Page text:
In many countries today, the Sabbath rest has all but disappeared. Sadly, Sunday is rarely set aside any longer for a day of worship and rest with family and friends. For that reason, this hypercritical condemnation of the disciples by the Pharisees is hard to relate to. The deeper spiritual issue seems to be the hyper “nitpicky” approach taken by the Pharisees. They were not so much concerned about honoring God on the Sabbath as they were interested in being judgmental and condemning. And though it may be rare today to find people overly scrupulous and nitpicky about the Sabbath rest, it’s often easy to find ourselves becoming nitpicky about many other things in life.

Consider your family and those who are closest to you. Are there things they do and habits they have formed that leave you constantly criticizing them? Sometimes we criticize others for actions that are clearly contrary to the laws of God. At different times, we criticize others on account of some exaggeration of fact on our part. Though it is important to speak charitably against violations of the external law of God, we must be very careful not to set ourselves up as the judge and jury of others, especially when our criticism is based on a distortion of the truth or an exaggeration of something minor. In other words, we must be careful not to become nitpicky ourselves.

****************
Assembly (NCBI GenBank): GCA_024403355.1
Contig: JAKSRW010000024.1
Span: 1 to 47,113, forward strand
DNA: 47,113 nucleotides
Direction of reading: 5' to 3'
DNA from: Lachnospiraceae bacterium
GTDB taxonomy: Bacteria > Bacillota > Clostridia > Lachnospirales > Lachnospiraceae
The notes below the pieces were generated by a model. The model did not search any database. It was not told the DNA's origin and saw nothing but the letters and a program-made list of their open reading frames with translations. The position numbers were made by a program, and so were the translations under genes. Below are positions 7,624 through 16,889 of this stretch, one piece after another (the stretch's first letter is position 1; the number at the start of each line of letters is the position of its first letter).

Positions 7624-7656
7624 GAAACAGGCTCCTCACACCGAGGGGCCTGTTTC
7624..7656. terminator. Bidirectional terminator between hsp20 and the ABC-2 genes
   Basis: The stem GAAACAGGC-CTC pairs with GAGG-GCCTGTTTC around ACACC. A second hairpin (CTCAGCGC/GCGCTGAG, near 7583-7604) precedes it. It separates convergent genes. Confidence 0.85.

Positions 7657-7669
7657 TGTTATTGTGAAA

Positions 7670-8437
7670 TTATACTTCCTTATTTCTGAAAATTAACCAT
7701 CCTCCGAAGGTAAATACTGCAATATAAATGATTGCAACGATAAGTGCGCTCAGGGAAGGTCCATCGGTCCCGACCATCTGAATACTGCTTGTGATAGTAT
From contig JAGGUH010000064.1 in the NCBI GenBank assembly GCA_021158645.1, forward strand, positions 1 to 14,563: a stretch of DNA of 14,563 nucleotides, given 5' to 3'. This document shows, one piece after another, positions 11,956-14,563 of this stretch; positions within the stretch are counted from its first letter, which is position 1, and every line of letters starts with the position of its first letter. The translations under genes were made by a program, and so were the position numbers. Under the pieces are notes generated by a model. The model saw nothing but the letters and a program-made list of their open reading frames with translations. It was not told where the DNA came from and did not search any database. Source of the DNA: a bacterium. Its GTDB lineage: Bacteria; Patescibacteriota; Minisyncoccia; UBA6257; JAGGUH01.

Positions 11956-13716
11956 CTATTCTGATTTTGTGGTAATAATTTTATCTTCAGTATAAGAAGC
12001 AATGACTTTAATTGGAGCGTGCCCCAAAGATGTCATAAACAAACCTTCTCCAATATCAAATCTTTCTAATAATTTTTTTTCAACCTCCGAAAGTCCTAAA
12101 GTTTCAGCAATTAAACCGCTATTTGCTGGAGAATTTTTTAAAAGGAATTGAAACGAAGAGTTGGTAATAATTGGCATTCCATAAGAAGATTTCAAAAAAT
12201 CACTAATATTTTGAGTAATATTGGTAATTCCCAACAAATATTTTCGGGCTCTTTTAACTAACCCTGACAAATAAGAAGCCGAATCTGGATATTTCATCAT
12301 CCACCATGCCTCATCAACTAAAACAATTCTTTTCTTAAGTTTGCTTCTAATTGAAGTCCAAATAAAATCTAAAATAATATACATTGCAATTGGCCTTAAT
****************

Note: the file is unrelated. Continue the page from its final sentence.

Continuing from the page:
Reflect, today, upon any tendency you have in your relationships with those closest to you toward being excessive and distorted in your criticism. Do you find yourself obsessing over the apparent minor faults of others on a regular basis? Try to step back from criticism today and renew, instead, your practice of mercy toward all. If you do, you may actually discover that your judgments of others do not fully reflect the truth of God’s law.

PRAYER:

My merciful Judge, give me a heart of compassion and mercy toward all. Remove from my heart all judgmentalness and criticalness. I leave all judgment to You, dear Lord, and seek only to be an instrument of Your love and mercy. Jesus, I trust in You.